Simple harmonic motion:

A = amplitude

T = period

ω = angular frequency

f = frequency

f = 1/T

ω = 2π/T = ω = 2πf

An object whose position as a function of time
varies as

x(t) = Acos(ωt) exhibits simple harmonic motion.

The
velocity of the object as a function of time is given by

v(t) = -ωAsin(ωt), and the acceleration is given by

a(t) = -ω^{2}Acos(ωt) = -ω^{2}x.

F = -kx = mω2x.

ω2 = k/m,

ω = √(k/m), T = 2π√(m/k),

f = (1/2π)√(k/m).

Simple harmonic motion is accelerated motion.
If an object exhibits simple harmonic motion if it is acted on by a restoring force F = -kx, with k = mω^{2}.
A mass oscillating on a spring is an example of an object moving with
simple harmonic motion.

Most system which
have an equilibrium position execute simple harmonic motion about this
position when they are displaced from equilibrium, as long as the
displacements are small. The restoring forces approximately obey
Hooke's law. However, for larger displacements the systems become
**anharmonic oscillators**, i.e. the
restoring forces are no longer proportional to the displacements. The
period then depends on the amplitude. A familiar example of such a
system is the **simple pendulum**.

An ideal simple pendulum consists of a point mass m suspended from a
support by a massless string of length L. (A good approximation is a
small mass, for example a sphere with a diameter much smaller than L,
suspended from a light string.) The equilibrium position of the mass is
a distance L below the support. If the mass is displaced from its
equilibrium position while keeping the string taut, it exhibits periodic motion,
moving in a vertical plane along a circular arc.

When the string makes
an angle θ with the vertical, then the displacement of the mass from its
equilibrium position along the circular arc is s = Lθ. The forces acting
on the mass are gravity and the tension in the string. Only gravity
provides a restoring force towards the equilibrium position. The magnitude
of this force is m g sinθ. The equation of motion, F = ma, therefore
yields

m d^{2}s/dt^{2 }= m g sinθ,

or

d^{2}θ/dt^{2 }= -(g/L) sinθ.

The solution to this equation describes periodic, but not simple harmonic
motion.

However, when the displacement from equilibrium is small, then sinθ
~ θ in radians. (Ssee graph.)

Then the equation of motion becomes

d^{2}θ/dt^{2 }= -(g/L)θ.

The solution to this equation is θ(t) = θ_{max}cos(ωt
+ φ), with ω^{2} = g/L.

For **small oscillation**s the period of
a simple pendulum therefore is given by T = 2π/ω = 2π√(L/g).

It is independent of the mass m of the bob. It depends only on the
strength of the gravitational acceleration g and the length of the string L.
By measuring the length and the period of a simple pendulum we can determine
g.

Simple pendulum:

F = -mgsinθ,

s = Lθ.

For small displacements:

F = -mgθ = -(mg/L)s,

k = (mg/L),

ω^{2} = k/m = g/L,

T = 2π√(L/g), f = 1/T.

We can also write the equation of motion in terms of the displacement s = Lθ.

The net force acting on a simple pendulum bob with mass m is F=**
**-mgsinθ. It is a restoring force. The displacement from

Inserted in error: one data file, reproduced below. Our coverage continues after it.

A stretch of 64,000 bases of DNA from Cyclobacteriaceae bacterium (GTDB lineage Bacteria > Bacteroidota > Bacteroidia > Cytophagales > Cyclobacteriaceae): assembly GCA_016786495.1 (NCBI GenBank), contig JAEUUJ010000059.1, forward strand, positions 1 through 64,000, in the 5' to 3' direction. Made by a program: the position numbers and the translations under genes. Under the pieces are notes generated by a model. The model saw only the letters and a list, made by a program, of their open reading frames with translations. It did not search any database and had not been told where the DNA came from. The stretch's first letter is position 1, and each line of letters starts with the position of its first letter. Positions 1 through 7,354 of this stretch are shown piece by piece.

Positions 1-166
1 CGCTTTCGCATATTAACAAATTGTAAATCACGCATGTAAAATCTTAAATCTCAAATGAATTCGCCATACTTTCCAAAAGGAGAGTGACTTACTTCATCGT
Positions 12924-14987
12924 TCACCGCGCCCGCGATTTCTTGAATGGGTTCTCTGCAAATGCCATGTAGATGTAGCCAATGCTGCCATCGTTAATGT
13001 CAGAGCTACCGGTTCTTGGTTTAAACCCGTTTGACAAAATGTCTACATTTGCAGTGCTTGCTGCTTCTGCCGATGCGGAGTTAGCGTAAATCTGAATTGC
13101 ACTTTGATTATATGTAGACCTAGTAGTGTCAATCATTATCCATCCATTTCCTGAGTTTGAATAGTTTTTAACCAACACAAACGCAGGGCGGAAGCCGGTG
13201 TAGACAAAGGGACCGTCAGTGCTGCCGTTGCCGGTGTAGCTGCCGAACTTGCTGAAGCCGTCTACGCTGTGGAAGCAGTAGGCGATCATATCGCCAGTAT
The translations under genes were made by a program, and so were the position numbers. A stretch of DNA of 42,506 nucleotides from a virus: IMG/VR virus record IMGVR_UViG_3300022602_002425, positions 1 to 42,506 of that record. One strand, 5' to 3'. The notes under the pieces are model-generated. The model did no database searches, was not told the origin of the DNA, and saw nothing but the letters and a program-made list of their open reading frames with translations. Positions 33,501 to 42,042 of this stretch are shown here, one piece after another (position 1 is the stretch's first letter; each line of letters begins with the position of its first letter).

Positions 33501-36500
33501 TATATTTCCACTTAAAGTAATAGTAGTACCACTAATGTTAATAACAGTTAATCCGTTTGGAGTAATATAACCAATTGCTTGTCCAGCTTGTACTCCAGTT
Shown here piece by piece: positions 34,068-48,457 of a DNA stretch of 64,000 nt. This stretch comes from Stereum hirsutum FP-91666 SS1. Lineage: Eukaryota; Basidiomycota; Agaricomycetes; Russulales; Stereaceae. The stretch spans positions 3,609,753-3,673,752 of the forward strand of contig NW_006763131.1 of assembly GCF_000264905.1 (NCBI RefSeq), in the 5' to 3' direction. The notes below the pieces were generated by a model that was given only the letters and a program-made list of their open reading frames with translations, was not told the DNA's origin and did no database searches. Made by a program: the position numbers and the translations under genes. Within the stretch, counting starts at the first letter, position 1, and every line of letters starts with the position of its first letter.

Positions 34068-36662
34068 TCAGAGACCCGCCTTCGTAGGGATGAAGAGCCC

the equilibrium position is s = Lθ. When the displacement from
equilibrium is small, then sinθ ~ θ in radians. Then F = -mgθ = (mgs/L.

The force obeys Hooke's law, F = -ks, with k = mg/L.

m d^{2}s/dt^{2 }
= mgs/L, d^{2}s/dt^{2 }= (g/L)s.

The
pendulum executes simple harmonic motion with ω^{2 }= g/L.

The angular displacement of a pendulum is represented by the equation
θ = 0.32*cos(ωt) where θ is in radians and ω = 4.43 rad/s.
Determine the period and length of the pendulum.

Solution:

θ(t) = θ_{max}cos(ωt + φ) for small
oscillations.

Here ω = 4.43/s, ω^{2 }= g/L = 19.62/s^{2}, L = 0.5 m.

T = 2π/ω = 1.42 s.

A simple pendulum on a cuckoo clock is 5.00 cm long. What is
its frequency?

Solution:

For a simple pendulum f = 1/T = (g/L)^{½}/(2π) = 2.23/s.

A simple pendulum with a period of 2.00000 s in one location where g
= 9.80 m/s^{2} is moved to a new location where the period is
now 1.99796 s. What is the acceleration due to gravity at its new
location?

Solution.

For a simple pendulum the period T is proportional to 1/g^{½}.

T_{old}/T_{new} = (g_{new}/g_{old})^{½}.
g_{new} = g_{old}*(T_{old}/T_{new})
= 9.8*(2/1.99796)^{2} = 9.82 m/s^{2}.

Pendulum clocks are made to run at the correct rate by adjusting the
pendulum's length. Suppose you move from one city to another where
the acceleration due to gravity is slightly greater, taking your
pendulum clock with you, will you have to lengthen or shorten the
pendulum to keep the correct time, other factors remaining constant?

Solution:

For a simple pendulum the period T is proportional to (L/g)^{½}.
If g increases slightly, L has to increase slightly to keep the
period the same. You will have to lengthen the pendulum.

Link: A simple pendulum

A** physical pendulum** is an object suspended in a
uniform gravitational field from a point other than its center of mass. The object can
rotate about an axis through the suspension point. When the CM is displaced from its
stable equilibrium point under the support, the gravitational force exerts a torque about
the support, resulting in angular acceleration. The CM accelerates towards its equilibrium
position. The object exhibits periodic motion. For small displacements, when sinθ ~ θ, the motion is simple harmonic, θ(t) = θ_{max}cos(ωt +
φ),
with ω^{2 }= (mgd)/I and the equilibrium
position chosen to be zero. Here I is the moment of inertia of
the object about the axis of rotation through the support and d is the perpendicular
distance of the CM from the axis of rotation through the support.